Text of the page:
A common question that beginners ask is “How should I handle distractions when meditating?”
This is a great question. It can be helpful to take the perspective that there is actually no such thing as a “distraction” – there are only sensations: physical sensations, sounds, sights, tastes, smells and thoughts. If there is a sensation that is occurring that begins to predominate, then switch your focus to that sensation, instead of trying to ‘ignore’ it or focus on something else. Then carefully observe the new sensation.
I’ll illustrate what I mean using an example from my own practice. For a period of about 8 months, there were two houses being built across the street from where we live. It seemed as though the people working on the houses knew exactly when I was going to meditate, because as soon as I started to “get into it”, the noise would begin. Skill saws, nail guns, concrete trucks, people shouting at each other. It was impossible to focus on anything else, so I didn’t even try. For those 8 months, I focused my attention on the sounds of construction.
Focusing on Sound
I focused on the qualities of the sound: volume, pitch, duration, associated sensations. Here’s a list of qualities you can try observing in your own practice:
Observe the sounds and see what you can discover:
- Is the sound loud, soft, in between?
- Is it high pitched, low pitched?
- How long does each sound last?
- What mental images or thoughts arise with, or immediately following each sound?
- How rapidly do they arise?
- Can you see them disappear?
- Are you meeting each sound as it occurrs in the moment, or is your mind in the future, anticipating the next sound, or in the past, ruminating on sounds that have already come and gone?
Focusing on Physical Sensations
I also noticed any physical sensations that were associated with each sound. When the cement truck rumbled down my street, where in my body did I feel it? How large an area did these physical sensations occupy? What were their boundaries like? Were they rough or smooth? Continuous or intermittent? I noticed the rumbling had a deep vibrational quality that I felt in my abdomen and solar plexus area. It was followed by quick flashes of crude mental images of trucks, feelings of irritation, thoughts of “Why are they doing this to me.” I mentally noted the images as “images”, the irritation as “irritation” and the thoughts as “thoughts”. No need to push anything away or change anything. Just observing, moment by moment, being curious. Each moment a new discovery.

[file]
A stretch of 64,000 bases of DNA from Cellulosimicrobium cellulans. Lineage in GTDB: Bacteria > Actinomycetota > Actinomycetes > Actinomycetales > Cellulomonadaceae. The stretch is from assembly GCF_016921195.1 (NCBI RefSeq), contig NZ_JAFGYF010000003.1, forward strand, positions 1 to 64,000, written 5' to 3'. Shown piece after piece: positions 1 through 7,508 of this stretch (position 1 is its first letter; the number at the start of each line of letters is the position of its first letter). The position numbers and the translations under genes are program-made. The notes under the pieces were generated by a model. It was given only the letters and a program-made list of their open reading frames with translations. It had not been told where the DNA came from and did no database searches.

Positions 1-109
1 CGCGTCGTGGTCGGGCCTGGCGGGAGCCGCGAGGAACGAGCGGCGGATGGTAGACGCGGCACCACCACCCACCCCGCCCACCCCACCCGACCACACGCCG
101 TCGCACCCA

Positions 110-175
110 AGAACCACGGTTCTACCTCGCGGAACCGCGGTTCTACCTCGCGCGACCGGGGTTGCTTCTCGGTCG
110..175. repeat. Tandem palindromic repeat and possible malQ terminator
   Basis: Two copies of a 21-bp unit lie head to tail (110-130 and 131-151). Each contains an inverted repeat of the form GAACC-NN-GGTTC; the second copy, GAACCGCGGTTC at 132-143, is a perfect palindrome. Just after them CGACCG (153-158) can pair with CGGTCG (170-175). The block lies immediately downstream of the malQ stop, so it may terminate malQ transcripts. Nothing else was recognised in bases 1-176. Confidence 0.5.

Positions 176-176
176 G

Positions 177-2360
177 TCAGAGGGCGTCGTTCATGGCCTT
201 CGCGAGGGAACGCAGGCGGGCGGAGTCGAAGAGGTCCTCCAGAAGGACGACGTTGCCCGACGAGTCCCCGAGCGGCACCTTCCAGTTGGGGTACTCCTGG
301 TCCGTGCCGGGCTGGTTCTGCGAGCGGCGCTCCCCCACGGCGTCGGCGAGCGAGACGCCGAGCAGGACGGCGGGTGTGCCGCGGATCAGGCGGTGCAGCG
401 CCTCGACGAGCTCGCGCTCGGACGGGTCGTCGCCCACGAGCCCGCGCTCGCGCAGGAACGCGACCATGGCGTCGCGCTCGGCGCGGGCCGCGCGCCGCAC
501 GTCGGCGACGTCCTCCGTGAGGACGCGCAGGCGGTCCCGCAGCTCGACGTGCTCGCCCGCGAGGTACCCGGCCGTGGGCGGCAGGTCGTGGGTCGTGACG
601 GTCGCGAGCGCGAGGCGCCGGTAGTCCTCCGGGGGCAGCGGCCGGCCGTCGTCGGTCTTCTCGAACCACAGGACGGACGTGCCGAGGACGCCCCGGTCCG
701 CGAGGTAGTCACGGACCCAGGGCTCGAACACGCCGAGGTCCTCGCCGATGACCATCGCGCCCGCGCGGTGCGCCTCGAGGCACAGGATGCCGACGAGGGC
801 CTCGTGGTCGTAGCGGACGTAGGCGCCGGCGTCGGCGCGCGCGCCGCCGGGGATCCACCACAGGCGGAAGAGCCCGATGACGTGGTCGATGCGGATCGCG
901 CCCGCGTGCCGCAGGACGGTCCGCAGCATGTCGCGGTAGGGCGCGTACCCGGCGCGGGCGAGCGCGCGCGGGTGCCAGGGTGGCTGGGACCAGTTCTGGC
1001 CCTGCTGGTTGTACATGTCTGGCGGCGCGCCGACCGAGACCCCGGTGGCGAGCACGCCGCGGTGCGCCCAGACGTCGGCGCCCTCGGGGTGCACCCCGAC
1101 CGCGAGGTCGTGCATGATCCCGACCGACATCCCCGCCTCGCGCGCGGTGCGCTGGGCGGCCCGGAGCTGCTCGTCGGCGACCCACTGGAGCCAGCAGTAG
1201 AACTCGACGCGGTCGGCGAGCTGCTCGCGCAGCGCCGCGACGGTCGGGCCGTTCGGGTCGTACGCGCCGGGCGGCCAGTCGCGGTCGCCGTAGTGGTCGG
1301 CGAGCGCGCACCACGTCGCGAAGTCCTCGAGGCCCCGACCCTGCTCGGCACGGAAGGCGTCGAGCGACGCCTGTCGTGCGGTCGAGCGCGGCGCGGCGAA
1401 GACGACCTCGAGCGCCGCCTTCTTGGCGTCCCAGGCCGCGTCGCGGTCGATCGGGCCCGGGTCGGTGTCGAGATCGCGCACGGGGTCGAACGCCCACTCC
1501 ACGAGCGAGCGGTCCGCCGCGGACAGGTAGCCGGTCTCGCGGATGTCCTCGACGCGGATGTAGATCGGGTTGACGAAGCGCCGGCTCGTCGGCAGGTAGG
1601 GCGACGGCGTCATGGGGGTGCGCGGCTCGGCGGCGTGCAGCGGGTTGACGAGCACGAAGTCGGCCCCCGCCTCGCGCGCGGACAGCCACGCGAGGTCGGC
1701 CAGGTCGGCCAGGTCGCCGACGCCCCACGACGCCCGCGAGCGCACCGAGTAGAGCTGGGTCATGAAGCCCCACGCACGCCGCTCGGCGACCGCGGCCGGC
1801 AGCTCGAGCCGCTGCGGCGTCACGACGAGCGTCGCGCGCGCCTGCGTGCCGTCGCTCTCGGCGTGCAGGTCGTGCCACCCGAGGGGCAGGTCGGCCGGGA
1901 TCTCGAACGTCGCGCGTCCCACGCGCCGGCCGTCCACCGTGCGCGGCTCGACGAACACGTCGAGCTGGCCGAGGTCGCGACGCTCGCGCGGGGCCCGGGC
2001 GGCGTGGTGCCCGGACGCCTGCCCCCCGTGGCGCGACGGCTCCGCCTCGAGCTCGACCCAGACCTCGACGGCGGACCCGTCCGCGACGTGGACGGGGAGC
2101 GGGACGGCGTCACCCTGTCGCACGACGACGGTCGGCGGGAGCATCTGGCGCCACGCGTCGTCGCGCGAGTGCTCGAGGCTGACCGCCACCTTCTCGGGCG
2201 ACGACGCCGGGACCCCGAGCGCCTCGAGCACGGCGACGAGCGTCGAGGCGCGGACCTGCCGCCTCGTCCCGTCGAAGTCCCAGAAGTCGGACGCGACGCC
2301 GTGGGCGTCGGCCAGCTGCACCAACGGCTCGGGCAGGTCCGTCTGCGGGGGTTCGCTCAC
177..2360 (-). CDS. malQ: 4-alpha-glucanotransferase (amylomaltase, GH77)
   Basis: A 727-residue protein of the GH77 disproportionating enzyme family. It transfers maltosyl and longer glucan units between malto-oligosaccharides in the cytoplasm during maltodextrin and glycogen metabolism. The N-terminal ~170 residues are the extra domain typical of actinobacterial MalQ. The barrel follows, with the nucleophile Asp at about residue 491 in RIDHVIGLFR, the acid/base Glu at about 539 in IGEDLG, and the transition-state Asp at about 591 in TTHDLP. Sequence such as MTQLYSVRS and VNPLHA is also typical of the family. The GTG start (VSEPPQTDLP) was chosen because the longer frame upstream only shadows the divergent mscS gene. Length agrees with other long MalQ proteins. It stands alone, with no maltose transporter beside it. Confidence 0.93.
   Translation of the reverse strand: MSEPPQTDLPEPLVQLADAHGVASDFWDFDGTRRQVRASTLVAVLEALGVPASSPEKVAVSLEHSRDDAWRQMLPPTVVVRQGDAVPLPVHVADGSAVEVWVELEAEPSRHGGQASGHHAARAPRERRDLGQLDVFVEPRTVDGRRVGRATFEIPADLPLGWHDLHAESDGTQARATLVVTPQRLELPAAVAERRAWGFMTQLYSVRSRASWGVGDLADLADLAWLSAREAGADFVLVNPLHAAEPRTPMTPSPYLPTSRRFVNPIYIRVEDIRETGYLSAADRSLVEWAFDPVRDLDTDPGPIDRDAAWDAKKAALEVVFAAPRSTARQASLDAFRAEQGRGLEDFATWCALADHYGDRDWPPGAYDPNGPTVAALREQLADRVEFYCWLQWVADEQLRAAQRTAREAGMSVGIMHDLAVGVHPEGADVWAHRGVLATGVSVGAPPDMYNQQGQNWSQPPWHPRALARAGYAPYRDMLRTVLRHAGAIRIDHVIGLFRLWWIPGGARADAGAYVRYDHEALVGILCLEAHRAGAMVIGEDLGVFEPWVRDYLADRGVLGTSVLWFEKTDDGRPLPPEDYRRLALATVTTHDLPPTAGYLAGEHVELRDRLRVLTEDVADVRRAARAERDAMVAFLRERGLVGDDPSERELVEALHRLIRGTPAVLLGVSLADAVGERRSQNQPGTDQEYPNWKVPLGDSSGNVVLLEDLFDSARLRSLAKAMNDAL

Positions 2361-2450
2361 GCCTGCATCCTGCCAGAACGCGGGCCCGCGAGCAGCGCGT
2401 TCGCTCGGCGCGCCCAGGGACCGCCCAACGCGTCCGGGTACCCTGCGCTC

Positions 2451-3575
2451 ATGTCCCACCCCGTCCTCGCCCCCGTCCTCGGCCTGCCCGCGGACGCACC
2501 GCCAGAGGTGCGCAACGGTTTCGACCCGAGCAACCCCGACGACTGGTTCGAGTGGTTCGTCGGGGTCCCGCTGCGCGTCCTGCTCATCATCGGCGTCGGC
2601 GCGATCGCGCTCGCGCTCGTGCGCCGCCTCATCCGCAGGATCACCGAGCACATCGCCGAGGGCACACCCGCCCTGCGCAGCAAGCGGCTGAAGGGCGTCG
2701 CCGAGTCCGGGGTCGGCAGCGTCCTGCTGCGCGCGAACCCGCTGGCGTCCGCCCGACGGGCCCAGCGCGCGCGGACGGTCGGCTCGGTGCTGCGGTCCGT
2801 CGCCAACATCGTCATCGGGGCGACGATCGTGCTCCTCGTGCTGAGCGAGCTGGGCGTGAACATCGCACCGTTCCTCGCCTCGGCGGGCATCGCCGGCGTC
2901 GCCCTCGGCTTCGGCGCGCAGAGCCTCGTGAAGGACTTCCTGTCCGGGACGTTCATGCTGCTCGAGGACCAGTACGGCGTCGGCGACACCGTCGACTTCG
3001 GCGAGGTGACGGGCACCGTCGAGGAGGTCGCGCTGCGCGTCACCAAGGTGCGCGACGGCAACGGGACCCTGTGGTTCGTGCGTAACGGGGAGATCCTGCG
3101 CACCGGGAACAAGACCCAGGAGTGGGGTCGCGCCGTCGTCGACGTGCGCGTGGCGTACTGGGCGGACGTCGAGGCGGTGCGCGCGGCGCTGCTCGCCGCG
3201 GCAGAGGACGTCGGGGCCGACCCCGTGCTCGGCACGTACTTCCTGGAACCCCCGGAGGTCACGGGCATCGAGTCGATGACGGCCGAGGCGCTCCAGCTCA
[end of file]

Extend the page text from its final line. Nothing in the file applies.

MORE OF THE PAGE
Anticipation: Fun with Nail Guns
The nail guns were the most fun. The pattern of “bang” “bang” “bang” was seemingly random, yet would often occur in clusters. It was fascinating to watch how my mind would anticipate the next “bang”, straying from what was actually occurring in the moment by imagining what would occur in the future. Associated with the anticipation was a tension in my diaphragm. I noted the anticipation as “anticipation” and the tension as “tension”.
Be curious. This may be the first time you have ever really experienced sensations in this way. Be like a scientist or an explorer in an unfamiliar world, without any preconceptions about what a sensation actually is. Try to discover what the sensation is in this moment. See if you can notice one sensation per second or more. Mentally note the sensations if you like. See if you can notice their impermanence: see if you can notice the ‘distracting’ sensation arise and pass away, seemingly all on its own.
You get the idea.
You can do this with any sensation. Itchiness, restlessness, pain, nausea, happiness, sadness, stress, anxiety, contentment, sleepiness, wakefulness, even the sense that you are somehow separate from what you are observing (an ‘I’) (insert creepy Twilight Zone music here) =).
If you spend an entire 15 minutes doing this, you will get a lot out of the practice!
Go ahead and give it a try, and post a comment describing what you noticed, or any questions you have about practicing with distractions.
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